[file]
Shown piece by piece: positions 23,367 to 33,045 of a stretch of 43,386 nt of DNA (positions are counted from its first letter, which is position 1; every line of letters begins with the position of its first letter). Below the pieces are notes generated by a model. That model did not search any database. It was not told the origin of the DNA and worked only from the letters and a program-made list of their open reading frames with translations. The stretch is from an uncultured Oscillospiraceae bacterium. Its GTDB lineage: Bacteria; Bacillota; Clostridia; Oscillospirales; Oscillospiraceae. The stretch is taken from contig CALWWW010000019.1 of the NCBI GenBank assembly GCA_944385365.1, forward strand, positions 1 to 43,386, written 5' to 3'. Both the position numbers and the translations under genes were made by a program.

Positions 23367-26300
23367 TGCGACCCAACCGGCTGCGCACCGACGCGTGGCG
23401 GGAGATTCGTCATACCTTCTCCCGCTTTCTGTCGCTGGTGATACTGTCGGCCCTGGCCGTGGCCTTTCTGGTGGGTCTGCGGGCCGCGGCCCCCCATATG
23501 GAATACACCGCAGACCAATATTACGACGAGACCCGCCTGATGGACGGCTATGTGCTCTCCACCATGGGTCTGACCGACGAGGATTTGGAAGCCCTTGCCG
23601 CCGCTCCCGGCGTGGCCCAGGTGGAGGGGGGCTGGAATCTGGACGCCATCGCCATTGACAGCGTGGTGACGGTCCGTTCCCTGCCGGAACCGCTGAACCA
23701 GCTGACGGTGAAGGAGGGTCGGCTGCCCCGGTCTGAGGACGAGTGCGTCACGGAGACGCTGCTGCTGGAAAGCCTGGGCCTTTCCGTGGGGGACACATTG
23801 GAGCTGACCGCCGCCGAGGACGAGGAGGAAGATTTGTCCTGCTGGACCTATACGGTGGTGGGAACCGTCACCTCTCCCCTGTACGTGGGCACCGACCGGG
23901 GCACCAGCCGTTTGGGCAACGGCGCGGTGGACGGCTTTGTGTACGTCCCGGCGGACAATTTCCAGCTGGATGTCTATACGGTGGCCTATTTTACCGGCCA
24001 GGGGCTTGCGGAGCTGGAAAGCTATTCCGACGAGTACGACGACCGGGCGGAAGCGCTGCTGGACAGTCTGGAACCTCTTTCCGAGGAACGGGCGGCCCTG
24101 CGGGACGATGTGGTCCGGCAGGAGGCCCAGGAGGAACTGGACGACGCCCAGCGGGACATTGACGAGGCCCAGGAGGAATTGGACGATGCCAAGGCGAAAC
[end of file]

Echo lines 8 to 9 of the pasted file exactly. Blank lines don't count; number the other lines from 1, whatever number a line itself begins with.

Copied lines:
23801 GAGCTGACCGCCGCCGAGGACGAGGAGGAAGATTTGTCCTGCTGGACCTATACGGTGGTGGGAACCGTCACCTCTCCCCTGTACGTGGGCACCGACCGGG
23901 GCACCAGCCGTTTGGGCAACGGCGCGGTGGACGGCTTTGTGTACGTCCCGGCGGACAATTTCCAGCTGGATGTCTATACGGTGGCCTATTTTACCGGCCA